This is a mundane post. I got out early since the predicted high today is 38C. That’s 100 degrees in US speak. Hot. So I was up and out before eight. I did my shopping at our local market first thing. The high summer bounty of fruits and vegetables are beautiful. It was hard to stop buying. Here are a few pics of the deliciousness to come.

Zucchini, borlotti beans, eggplant, sweet red onion, greenbeans
Every week we go through quantities of tomatoes. And I’ve not even gotten to making sauce.
What’s better than a Caprese salad when the tomatoes are at peak? This is locally made near Montone

I ran into some friends and we had a chat. Mostly about their recent vacation to Como, and the wonderful food in the market. We shared some recipes.

I didn’t only go out to shop. I wanted to get in my walk early before the heat. And like I often do, I decided to combine my walk with an errand. I had finally gotten some more charcoal and was planning to grill. I’ve got a skirt steak that I aim to make into fajitas. It was calling out for an avocado to go with it so I walked to the so-called “Egyptian” market 😁 It is owned by immigrants and I guess people think they are from Egypt so they call it the Egyptian market. I kinda doubt that. But anyway, they have things available there that cater to the immigrant communities in Umbertide and the surrounding towns. Things like cilantro. They have it reliably. And they have avocados that are perfect, and reliably good. So I make a point to get my avocados from them. So, as part of my walk I got two avocados and while there I even decided to buy four ears of corn. I’m sure it won’t be up to my standards of sweet American corn, but I want it so badly, I’ll try anything. I’m going to grill two, for a salad, and boil two, to test how good they are. I asked where they came from and he said Sicilia. I think most of their stuff comes from there.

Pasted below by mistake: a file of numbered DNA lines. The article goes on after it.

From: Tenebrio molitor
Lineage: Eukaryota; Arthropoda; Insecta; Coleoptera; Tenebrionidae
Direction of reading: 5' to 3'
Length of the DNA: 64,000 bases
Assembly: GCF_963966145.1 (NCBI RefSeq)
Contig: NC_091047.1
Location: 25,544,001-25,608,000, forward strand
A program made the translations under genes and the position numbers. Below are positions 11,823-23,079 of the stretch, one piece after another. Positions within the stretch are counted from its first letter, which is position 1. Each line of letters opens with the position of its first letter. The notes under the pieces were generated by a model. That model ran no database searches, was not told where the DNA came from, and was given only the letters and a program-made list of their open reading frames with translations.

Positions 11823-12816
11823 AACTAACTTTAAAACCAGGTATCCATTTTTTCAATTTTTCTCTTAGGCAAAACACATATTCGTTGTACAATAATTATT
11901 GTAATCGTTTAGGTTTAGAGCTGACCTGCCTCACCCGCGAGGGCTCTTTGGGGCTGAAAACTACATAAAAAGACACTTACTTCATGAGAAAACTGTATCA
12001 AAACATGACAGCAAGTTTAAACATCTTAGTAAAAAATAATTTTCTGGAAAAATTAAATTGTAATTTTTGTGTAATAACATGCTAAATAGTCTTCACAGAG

Here is the corn. All trimmed up.

Doesn’t look so appetizing but we’ll give it a go.

On my way back, I was amused by this little grill on the sidewalk at our little corner store that sells all sorts of things for the household. The amusing part was that it said it was a barbecue “Professionale”. Right. Looks pretty flimsy for professional use!